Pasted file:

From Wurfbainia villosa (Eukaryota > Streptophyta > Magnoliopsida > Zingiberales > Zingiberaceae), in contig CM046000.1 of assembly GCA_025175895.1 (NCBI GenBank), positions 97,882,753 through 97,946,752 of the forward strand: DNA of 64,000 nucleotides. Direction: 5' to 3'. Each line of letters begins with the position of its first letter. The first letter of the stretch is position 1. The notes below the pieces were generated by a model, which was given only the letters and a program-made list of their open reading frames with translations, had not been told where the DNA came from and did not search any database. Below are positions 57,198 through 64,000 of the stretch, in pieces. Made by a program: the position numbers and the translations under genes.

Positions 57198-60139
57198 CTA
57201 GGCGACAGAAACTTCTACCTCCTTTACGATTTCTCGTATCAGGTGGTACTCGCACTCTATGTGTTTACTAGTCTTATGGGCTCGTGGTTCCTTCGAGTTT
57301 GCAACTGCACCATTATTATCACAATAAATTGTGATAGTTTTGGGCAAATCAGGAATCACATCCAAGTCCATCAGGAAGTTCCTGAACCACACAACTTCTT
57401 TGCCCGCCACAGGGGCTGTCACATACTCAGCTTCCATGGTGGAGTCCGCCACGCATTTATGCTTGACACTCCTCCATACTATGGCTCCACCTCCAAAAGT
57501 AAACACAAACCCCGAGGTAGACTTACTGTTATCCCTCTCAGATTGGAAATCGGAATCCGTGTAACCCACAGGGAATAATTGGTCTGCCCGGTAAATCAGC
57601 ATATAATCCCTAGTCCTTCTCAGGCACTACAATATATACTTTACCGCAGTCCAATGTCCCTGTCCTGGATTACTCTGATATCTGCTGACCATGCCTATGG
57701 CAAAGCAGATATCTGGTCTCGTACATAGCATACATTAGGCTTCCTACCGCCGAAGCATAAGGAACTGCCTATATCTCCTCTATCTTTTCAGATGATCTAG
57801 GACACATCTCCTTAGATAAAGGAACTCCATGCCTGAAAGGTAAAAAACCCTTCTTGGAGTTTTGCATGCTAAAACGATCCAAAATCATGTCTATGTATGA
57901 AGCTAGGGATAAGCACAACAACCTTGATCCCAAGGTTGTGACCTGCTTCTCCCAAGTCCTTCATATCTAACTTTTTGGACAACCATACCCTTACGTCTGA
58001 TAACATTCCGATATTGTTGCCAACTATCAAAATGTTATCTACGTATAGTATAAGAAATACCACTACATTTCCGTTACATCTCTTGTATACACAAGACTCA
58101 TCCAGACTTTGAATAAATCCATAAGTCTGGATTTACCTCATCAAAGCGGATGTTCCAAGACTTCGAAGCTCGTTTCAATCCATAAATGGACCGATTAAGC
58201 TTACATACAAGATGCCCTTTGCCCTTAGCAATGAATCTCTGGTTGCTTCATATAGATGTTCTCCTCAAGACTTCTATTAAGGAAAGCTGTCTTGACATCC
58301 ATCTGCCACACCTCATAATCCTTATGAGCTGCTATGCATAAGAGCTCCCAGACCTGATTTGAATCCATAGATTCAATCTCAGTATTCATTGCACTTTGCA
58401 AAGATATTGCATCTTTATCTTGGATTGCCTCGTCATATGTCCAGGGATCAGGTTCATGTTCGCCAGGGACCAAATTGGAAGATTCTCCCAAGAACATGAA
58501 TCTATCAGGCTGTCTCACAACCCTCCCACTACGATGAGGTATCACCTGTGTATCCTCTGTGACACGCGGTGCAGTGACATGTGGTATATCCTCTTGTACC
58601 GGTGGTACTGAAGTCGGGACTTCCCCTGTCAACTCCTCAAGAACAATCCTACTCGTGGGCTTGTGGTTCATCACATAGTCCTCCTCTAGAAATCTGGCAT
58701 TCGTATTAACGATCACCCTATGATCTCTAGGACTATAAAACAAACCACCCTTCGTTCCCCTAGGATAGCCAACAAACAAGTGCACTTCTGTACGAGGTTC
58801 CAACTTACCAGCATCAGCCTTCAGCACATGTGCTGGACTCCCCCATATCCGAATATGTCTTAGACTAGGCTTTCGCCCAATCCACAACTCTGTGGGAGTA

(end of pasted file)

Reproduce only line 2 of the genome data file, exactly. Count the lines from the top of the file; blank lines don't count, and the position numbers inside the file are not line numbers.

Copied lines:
Positions 57198-60139